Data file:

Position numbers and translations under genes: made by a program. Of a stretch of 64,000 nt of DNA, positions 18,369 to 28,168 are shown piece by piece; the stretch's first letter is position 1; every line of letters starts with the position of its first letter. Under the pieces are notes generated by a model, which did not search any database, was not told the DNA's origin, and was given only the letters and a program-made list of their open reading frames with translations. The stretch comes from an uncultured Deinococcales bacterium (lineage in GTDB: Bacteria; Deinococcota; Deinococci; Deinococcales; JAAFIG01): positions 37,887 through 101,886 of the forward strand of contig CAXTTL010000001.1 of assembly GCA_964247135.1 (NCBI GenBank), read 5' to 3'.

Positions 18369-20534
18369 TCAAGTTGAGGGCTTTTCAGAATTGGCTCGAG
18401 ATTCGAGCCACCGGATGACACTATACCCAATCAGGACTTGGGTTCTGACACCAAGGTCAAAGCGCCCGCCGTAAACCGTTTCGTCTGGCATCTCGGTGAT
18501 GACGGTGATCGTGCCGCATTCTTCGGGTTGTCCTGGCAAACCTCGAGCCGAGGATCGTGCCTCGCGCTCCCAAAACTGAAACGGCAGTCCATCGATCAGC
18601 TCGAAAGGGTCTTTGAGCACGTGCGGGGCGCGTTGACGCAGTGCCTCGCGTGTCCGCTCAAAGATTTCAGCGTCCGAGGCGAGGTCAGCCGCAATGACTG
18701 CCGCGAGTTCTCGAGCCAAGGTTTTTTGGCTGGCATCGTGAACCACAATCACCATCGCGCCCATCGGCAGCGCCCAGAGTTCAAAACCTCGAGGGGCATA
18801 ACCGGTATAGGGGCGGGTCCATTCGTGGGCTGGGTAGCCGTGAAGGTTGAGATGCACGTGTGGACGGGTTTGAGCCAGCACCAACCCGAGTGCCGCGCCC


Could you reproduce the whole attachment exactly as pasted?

Position numbers and translations under genes: made by a program. Of a stretch of 64,000 nt of DNA, positions 18,369 to 28,168 are shown piece by piece; the stretch's first letter is position 1; every line of letters starts with the position of its first letter. Under the pieces are notes generated by a model, which did not search any database, was not told the DNA's origin, and was given only the letters and a program-made list of their open reading frames with translations. The stretch comes from an uncultured Deinococcales bacterium (lineage in GTDB: Bacteria; Deinococcota; Deinococci; Deinococcales; JAAFIG01): positions 37,887 through 101,886 of the forward strand of contig CAXTTL010000001.1 of assembly GCA_964247135.1 (NCBI GenBank), read 5' to 3'.

Positions 18369-20534
18369 TCAAGTTGAGGGCTTTTCAGAATTGGCTCGAG
18401 ATTCGAGCCACCGGATGACACTATACCCAATCAGGACTTGGGTTCTGACACCAAGGTCAAAGCGCCCGCCGTAAACCGTTTCGTCTGGCATCTCGGTGAT
18501 GACGGTGATCGTGCCGCATTCTTCGGGTTGTCCTGGCAAACCTCGAGCCGAGGATCGTGCCTCGCGCTCCCAAAACTGAAACGGCAGTCCATCGATCAGC
18601 TCGAAAGGGTCTTTGAGCACGTGCGGGGCGCGTTGACGCAGTGCCTCGCGTGTCCGCTCAAAGATTTCAGCGTCCGAGGCGAGGTCAGCCGCAATGACTG
18701 CCGCGAGTTCTCGAGCCAAGGTTTTTTGGCTGGCATCGTGAACCACAATCACCATCGCGCCCATCGGCAGCGCCCAGAGTTCAAAACCTCGAGGGGCATA
18801 ACCGGTATAGGGGCGGGTCCATTCGTGGGCTGGGTAGCCGTGAAGGTTGAGATGCACGTGTGGACGGGTTTGAGCCAGCACCAACCCGAGTGCCGCGCCC